In the world of Spirit, science seeks to prove that things exist. Maybe we should operate on the assumption that things exist and then prove that they do NOT. It’s our lack of imagination, gross materialism, and anthropocentrism that is the root of the mass destruction of our planet and many of the species who cohabit with us.
This theme was driven home to me in two books I recently read with similar subject matters. I am very connected with birds, especially Ravens and Parrots. The books are, The Wild Parrots of Telegraph Hill by Mark Bittner (also a movie) and Mind of the Raven by Bernd Heinrich. Both are about observation of wild birds, but from a different perspective.
Bittner’s book describes his life in as a wandering sadhu in San Francisco in the 70’s until he was about 40 and found a place to live on Telegraph Hill. He came upon a flock of wild parrots (specifically, Conures) and spend a lot of his unemployed time feeding them. He began to form bonds with individuals, and ultimately comes to some interesting conclusions about life, oneness and his own spirituality.
Heinrich’s book is about a scientist studying wild Ravens. He does the typical scientist thing: studies, blinds, control groups, etc. He does some experiments with the Raven’s that I find a bit calloused, such as tying a string around the crops of babies to contain the food in the crop so that he can analyze what they’ve been fed by their parents. I couldn’t help but wonder, is it really necessary for him to know that?
I was struck by the view presented in this book…. even if he was looking at the soul at the Raven, even if he was seeing intelligence, he wanted to say that there was another reason for it. It was a random act. The Raven was bored. Time and time again he sought to explain away what was in front of his very nose. He reflected the usual scientist’s position that unless something can be empirically proven, it doesn’t exist.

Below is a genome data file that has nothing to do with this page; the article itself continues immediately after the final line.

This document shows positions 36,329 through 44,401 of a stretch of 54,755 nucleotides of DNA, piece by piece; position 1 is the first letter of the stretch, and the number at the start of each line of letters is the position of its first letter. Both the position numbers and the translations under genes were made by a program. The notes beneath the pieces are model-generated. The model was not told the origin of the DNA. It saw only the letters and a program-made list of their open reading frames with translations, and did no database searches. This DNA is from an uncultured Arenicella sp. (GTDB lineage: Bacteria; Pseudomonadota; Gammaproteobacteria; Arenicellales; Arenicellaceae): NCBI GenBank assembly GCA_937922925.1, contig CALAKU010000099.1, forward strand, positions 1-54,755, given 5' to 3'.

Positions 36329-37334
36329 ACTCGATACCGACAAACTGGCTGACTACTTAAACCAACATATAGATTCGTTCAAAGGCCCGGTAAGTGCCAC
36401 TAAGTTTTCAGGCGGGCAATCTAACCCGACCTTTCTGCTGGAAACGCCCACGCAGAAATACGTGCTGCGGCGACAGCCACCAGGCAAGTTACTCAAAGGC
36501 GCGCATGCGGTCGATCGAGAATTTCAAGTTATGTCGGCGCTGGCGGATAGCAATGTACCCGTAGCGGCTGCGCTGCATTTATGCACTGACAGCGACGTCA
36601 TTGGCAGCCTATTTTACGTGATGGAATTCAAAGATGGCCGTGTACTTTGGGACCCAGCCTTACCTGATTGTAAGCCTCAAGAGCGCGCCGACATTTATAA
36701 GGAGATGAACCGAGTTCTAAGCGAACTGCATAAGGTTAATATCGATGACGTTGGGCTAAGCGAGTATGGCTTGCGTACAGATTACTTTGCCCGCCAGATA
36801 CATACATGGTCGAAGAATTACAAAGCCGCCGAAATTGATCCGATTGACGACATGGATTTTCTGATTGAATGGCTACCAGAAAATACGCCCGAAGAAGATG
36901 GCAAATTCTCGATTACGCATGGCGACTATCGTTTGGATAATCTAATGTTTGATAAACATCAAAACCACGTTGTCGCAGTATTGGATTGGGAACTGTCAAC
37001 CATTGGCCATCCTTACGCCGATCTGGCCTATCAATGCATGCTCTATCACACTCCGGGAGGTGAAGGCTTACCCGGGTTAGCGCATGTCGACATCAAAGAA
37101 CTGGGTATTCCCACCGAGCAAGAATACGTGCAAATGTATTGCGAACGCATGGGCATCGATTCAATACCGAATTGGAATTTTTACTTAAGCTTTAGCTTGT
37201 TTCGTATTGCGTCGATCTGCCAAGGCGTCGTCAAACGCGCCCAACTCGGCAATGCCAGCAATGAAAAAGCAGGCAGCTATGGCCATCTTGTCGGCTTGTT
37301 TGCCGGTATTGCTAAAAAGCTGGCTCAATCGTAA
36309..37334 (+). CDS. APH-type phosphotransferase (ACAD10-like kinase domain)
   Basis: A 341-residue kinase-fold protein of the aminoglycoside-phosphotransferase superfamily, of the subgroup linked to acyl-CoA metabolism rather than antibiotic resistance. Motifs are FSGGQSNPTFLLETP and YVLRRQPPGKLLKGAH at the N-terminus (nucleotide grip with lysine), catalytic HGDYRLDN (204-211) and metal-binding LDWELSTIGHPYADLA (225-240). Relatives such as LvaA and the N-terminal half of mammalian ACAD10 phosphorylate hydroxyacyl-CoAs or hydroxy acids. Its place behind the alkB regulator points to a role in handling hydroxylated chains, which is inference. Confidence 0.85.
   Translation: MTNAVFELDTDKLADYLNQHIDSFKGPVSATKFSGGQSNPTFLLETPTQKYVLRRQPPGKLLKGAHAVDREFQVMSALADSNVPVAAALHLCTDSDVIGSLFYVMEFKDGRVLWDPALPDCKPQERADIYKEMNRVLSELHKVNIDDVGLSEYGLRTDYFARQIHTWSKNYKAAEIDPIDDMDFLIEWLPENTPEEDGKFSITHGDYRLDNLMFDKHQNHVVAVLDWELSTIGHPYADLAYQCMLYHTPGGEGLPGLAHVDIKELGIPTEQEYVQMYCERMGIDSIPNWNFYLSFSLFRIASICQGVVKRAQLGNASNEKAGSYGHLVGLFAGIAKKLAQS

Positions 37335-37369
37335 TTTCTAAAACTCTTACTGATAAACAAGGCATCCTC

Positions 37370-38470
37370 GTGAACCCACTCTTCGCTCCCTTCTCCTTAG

Once we thought the world was flat because that is the way it appeared. Since no one had a boat that could make it to “the end of the world”, that was the accepted view. But it wasn’t true, as hindsight proved.
Our definitions of “intelligence”, “consciousness” and “soul” are limited by our (lack of) imagination. We have a decidedly anthropocentric viewpoint of our world. It is this viewpoint that has caused us to filter our decisions through our needs, to look down at other creatures and life forms, and to tread a path of wanton destruction on this planet that seems to know no bounds. Everything is viewed through our very limited understanding.
Bittner, on the other hand, had no scientific training, so he experienced the parrots just as they are. “I was absentmindedly handing them seeds while trying to come up with the concept of what their minds are like. I was looking at their eyes when I remember that everything is supposed to be God. If that is true, then logically, the parrots are God, too, and their consciousness is part of God’s consciousness. Every set of eyes is part of God’s vision, and every viewpoint in this universe is God’s viewpoint. I’d heard this idea many times, but this was the first time I was able to envision it.”
Despite the scientific bravado, I think that Heinrich came away with a certain love for the Ravens he studied. I just couldn’t help but wish that our scientists and biologists would come away from some of their studies with an understanding of our oneness with all creatures. I think that it would help to curtail some of our wanton destruction of this planet and the mass extinction of species caused by human expansion.
It’s this attitude of human superiority, anthropocentrism, that causes our gross exploitation of the resources of the planet and the land itself. Believing it’s our entitlement, we continue to rape the planet of Her resources, pollute Her with our garbage, cause the extinction of countless species, and cause massive oil spills that will pollute the ocean and the coastlines for countless years to come. We are all part of a great ecosystem where everything affects everything else. I do hope we all wake up before it’s too late.